Election 2019: DLCC Completes $1 Million Commitment to Virginia Democrats

WASHINGTON — With a little more than two months until Virginia’s elections, the Democratic Legislative Campaign Committee has completed its early investment pledge of $1 million to flip the General Assembly blue.

“The Democratic Legislative Campaign Committee is committed to flipping the Virginia General Assembly blue,” said DLCC President Jessica Post. “We made huge gains in 2017 and this November, we’re going to do whatever it takes to win both chambers in Richmond.”

Democrats are just two seats away in each the state House and Senate from gaining a trifecta government in Virginia — where Republicans haven’t won a statewide campaign in more than a decade. Flipping the state would decimate the Virginia GOP and prevent Republicans from gerrymandering the state’s congressional districts.

The early investment pledge from the DLCC gave Virginia Democrats a head start in hiring staff, recruiting a record number of candidates and building campaign infrastructure across the state. It also sent a clear signal to partner organizations that Democrats could flip both chambers of the General Assembly, leading to record donations and support.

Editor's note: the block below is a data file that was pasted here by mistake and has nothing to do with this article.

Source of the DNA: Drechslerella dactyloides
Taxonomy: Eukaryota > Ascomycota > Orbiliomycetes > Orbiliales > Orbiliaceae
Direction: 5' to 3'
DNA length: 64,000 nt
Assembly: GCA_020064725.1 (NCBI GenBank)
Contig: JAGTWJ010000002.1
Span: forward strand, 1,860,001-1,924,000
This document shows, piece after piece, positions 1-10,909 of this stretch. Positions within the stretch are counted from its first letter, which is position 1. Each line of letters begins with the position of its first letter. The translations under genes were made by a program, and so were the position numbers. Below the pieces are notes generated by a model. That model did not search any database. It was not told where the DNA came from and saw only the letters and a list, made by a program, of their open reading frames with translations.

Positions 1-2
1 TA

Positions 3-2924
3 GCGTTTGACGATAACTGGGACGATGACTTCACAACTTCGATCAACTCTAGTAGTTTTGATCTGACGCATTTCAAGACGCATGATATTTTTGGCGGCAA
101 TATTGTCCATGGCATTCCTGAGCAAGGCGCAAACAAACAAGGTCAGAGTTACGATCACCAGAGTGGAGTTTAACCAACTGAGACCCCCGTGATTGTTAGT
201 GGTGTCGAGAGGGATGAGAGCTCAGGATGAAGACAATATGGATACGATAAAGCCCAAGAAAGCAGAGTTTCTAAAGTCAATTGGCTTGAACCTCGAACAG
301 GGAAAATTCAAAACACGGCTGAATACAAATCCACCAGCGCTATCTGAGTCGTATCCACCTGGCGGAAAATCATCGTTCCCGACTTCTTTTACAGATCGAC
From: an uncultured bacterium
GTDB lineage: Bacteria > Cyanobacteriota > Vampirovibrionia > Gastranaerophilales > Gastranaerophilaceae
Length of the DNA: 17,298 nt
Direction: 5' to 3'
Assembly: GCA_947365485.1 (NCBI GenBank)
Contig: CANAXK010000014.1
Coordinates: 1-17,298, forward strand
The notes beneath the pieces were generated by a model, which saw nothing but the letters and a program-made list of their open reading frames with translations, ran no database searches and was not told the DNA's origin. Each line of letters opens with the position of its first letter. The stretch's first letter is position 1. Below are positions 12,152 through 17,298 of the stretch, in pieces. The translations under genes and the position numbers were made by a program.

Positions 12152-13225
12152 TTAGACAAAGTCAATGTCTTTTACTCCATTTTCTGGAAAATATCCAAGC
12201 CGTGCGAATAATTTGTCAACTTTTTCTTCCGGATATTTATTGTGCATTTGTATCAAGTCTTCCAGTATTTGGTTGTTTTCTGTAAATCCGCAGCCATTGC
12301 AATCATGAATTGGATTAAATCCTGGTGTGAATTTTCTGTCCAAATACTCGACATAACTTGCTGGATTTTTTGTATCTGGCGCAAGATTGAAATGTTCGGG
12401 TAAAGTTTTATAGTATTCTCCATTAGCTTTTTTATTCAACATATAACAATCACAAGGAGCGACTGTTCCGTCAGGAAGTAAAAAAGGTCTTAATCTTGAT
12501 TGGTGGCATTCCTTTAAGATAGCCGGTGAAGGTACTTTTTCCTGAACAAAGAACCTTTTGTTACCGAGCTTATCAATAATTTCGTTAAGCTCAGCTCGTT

“Early support this year from the Democratic Legislative Campaign Committee has put us on a clear path to flip both chambers of the General Assembly this November,” said House Democratic Leader Eileen Filler-Corn. “With their help, Virginia Democrats are going to invest in our schools, protect health care and finally pass commonsense gun safety legislation.”

On the other side of the aisle, national Republicans are retreating from the commonwealth and the Republican State Leadership Committee has donated just half a million dollars to Virginia Republicans.


August 30, 2019

WV-GOV: Manchin leads GOP incumbent Justice by 10 points

The MetroNews Dominion Post West Virginia survey found that 49 percent of respondents said they would vote for Manchin compared to 39 percent who said they would vote for Justice, according to the local newspaper, with 12 percent unsure.